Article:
In the lead up to International Equal Pay Day on 18 September, WGEA Director Mary Wooldridge wrote this piece published on Lifehacker Australia with five key facts about the gender pay gap in Australia today.
How did you mark Equal Pay Day this year? Here at WGEA it’s a bittersweet occasion – progress on closing the gap has slowed (and in fact gone backwards this year), but it is a great opportunity to raise awareness of the issues and solutions.
Australian women in 2021 have had to work about two months more, on average, to earn the same as men did last financial year.
Equal Pay Day 2021 recognises that it has taken until 31 August to close the national gender pay gap, which is 14.2%, a rise of 0.8 percentage points over the last six months.
The Workplace Gender Equality Agency (WGEA) has today released the new national gender pay gap figure of 14.2%, a rise of 0.8 percentage points over the last six months. This means Equal Pay Day 2021 will be on 31 August, marking the 61 extra days from the end of the previous financial year that women, on average, must work to earn the same annual pay as men.
As she finishes her five-and-a-half-year tenure this week, we catch up with Libby Lyons, outgoing Director of the Workplace Gender Equality Agency (WGEA), about perspective, ambition and making change.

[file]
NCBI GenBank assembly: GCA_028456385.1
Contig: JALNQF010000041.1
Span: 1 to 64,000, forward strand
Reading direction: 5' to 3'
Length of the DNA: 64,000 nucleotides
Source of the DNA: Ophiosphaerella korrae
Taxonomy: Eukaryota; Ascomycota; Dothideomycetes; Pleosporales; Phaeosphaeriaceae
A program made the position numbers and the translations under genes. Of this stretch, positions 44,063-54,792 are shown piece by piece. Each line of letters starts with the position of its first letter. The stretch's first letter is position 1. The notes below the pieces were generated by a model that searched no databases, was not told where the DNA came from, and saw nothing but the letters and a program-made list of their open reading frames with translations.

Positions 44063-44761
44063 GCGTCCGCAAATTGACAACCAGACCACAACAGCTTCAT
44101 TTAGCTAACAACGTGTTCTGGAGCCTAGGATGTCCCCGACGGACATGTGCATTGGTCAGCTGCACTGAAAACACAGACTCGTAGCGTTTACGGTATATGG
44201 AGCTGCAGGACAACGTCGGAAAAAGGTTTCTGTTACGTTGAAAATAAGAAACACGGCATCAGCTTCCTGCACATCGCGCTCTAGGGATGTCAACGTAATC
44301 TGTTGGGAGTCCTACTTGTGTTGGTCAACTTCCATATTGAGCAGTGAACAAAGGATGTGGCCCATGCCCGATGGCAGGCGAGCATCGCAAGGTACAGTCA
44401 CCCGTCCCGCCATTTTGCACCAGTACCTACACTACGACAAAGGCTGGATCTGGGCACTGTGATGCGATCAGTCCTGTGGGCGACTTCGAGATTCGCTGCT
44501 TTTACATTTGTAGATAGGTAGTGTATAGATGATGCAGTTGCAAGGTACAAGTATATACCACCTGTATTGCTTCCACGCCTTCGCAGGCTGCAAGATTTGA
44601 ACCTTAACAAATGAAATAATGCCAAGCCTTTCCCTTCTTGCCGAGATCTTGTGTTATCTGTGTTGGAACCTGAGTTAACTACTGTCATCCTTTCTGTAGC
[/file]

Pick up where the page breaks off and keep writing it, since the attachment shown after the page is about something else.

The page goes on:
A new report shows that although progress has been made in recent years to reduce the gender pay gap in Australia, it will still take more than a quarter of a century to close it.
The Workplace Gender Equality Agency announced today that that national gender pay gap has dropped to 13.4%, a decline of 0.6 percentage points over the last six months.
The Workplace Gender Equality Agency (WGEA) announced today the list of 2020-22 WGEA Employer of Choice for Gender Equality (EOCGE) citation holders.
As we are improving our reporting systems to make it easier for you to use, we are also updating your CAB reports. This year, your CAB report will look a little different.